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Kim Heuvelmans and Ton van Kalmthout

Women writers from an Educational Perspective:
The Representation of Women Writers in Dutch Textbooks for Literary Education


In this paper, I will discuss the representation of women’s writing in textbooks for literary education published in the Netherlands between 1800 and 1914. This representation shows what the authors of literary schoolbooks wanted the pupils to know about female writers. Of course, their image and the ways they have been evaluated in textbooks may have influenced the ways in which the next generation looked at these writers.

In my research, I have used a method based on the imagology-concept of Joep Leerssen. This has led to a set of characteristics the authors of the literary textbooks often use to describe and evaluate women’s writing. These characteristics, like marital state, class and occupation, have proven to be a good means to analyse the general image given of the female writers. If we would use these characteristics in the WomenWriters database, it could provide a better understanding of the importance and meaning of these characteristics in representations of women writers all over Europe.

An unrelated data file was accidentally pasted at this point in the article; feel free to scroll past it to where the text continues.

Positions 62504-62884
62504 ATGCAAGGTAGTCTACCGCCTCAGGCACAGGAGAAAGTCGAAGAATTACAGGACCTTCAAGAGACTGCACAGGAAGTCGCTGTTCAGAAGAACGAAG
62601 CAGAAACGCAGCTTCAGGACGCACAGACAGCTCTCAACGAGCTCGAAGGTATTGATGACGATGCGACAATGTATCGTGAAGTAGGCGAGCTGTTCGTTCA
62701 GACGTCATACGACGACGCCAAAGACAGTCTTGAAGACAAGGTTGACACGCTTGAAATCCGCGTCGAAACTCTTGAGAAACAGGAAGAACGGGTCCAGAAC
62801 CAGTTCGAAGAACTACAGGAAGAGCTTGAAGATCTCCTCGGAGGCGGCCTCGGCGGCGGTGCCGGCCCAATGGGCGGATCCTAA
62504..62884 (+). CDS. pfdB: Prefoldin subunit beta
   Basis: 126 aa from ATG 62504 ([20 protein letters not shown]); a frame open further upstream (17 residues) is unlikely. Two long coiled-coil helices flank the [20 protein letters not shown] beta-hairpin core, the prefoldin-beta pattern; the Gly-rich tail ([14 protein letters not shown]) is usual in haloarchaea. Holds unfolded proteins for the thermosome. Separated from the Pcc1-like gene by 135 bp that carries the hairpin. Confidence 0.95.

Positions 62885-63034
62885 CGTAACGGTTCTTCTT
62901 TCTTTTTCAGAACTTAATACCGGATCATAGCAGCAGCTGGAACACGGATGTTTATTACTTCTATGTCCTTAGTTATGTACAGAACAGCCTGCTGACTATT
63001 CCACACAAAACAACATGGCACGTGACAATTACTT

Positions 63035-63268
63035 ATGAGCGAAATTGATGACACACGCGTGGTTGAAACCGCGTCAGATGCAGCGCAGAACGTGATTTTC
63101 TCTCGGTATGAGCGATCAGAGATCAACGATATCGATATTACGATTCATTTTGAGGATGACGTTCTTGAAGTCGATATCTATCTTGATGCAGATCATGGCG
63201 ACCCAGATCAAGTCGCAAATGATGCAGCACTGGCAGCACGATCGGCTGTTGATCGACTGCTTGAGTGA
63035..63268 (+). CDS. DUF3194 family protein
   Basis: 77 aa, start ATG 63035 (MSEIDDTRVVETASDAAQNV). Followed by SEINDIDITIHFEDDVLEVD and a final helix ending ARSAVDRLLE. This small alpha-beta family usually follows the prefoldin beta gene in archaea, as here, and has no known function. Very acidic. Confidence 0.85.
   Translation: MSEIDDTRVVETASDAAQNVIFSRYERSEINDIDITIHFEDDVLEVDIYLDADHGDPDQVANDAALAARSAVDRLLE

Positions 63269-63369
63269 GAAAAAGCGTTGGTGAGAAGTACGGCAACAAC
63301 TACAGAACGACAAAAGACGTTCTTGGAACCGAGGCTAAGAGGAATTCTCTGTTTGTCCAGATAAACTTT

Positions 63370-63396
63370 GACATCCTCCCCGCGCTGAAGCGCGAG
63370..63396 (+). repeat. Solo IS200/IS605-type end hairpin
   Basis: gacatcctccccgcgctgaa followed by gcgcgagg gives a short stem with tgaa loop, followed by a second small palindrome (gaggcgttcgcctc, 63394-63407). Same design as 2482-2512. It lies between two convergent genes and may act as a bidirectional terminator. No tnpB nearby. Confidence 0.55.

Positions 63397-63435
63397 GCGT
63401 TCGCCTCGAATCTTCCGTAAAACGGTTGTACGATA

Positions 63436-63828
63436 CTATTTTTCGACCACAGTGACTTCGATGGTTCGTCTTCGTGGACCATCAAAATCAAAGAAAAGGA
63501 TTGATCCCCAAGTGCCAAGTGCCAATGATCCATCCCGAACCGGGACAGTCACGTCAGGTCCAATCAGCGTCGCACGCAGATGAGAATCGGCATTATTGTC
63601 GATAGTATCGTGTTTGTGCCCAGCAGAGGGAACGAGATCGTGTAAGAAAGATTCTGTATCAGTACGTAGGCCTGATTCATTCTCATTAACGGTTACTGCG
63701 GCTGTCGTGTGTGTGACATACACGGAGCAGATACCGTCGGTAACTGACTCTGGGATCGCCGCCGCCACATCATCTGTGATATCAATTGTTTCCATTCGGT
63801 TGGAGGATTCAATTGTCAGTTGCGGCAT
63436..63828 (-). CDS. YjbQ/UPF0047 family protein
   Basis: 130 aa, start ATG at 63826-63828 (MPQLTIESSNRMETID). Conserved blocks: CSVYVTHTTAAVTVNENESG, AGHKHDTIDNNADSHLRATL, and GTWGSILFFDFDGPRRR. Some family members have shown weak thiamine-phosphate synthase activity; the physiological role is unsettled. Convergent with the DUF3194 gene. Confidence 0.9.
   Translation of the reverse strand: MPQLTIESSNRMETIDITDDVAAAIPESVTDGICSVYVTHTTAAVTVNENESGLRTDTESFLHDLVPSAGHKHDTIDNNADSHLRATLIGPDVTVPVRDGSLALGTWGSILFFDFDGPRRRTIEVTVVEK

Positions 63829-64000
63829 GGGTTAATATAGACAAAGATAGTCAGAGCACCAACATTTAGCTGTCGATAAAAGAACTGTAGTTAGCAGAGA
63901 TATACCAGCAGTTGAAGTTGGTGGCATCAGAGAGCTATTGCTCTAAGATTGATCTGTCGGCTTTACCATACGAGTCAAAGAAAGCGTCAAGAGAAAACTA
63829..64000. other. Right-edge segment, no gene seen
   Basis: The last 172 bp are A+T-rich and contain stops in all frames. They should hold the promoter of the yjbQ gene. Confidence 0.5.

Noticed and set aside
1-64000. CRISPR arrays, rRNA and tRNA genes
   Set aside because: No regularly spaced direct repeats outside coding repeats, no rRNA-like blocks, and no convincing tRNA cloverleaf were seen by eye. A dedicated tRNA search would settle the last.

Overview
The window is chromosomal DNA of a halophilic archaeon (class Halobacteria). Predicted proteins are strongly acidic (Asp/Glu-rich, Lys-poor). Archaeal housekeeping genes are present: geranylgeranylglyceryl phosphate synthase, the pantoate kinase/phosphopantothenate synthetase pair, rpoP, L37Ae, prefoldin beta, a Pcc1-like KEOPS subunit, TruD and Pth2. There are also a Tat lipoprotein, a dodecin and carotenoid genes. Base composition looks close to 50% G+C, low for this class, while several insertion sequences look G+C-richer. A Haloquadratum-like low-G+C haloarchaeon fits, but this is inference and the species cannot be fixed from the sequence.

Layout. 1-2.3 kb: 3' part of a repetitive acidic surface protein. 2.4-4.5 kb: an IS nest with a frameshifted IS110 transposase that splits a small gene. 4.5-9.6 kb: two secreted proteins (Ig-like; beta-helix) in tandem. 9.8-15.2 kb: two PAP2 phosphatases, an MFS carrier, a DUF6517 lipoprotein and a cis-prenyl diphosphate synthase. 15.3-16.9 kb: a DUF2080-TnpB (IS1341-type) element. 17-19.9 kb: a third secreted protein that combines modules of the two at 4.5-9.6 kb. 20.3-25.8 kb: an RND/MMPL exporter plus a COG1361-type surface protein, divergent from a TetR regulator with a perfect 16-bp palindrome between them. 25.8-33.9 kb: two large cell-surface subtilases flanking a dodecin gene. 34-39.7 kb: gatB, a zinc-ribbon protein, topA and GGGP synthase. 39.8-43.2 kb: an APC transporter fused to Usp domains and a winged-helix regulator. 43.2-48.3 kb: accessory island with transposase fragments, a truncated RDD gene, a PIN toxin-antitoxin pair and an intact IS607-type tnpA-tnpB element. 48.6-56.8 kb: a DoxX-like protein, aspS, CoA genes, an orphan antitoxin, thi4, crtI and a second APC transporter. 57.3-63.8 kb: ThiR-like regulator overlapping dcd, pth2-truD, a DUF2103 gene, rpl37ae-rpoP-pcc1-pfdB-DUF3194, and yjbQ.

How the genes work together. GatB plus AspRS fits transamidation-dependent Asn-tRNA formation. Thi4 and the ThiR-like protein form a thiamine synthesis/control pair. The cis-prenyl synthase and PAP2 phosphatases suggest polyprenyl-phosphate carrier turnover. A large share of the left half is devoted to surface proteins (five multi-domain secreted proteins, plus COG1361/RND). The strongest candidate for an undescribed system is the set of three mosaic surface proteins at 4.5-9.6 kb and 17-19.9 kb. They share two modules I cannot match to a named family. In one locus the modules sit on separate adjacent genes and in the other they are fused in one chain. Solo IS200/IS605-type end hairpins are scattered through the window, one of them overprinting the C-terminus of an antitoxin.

My research on the description of women writers in Dutch textbooks yielded a surprising conclusion. In these sources female writers are often described in a very positive light. This does not match with the way women writers are dealt with in contemporary literary criticism. In other words: nineteenth century views on women as literary writers are not always confirmed by the views found in schoolbooks. For instance, the idea that women are not capable of writing literature because they lack some innate qualities is not completely supported by the authors of these books.

In my paper, I will discuss both some differences and similarities between literary education and literary criticism. The question is whether these differences might be a recurring problem. Of course, the views expressed in textbooks for literary education may not be too different from the common views since these books partly control what those views should be. Then, why they do not match? We should look at literary textbooks in other European countries to investigate if they show the same gap between ideology and practice in the nineteenth century.

AsK, September 2012

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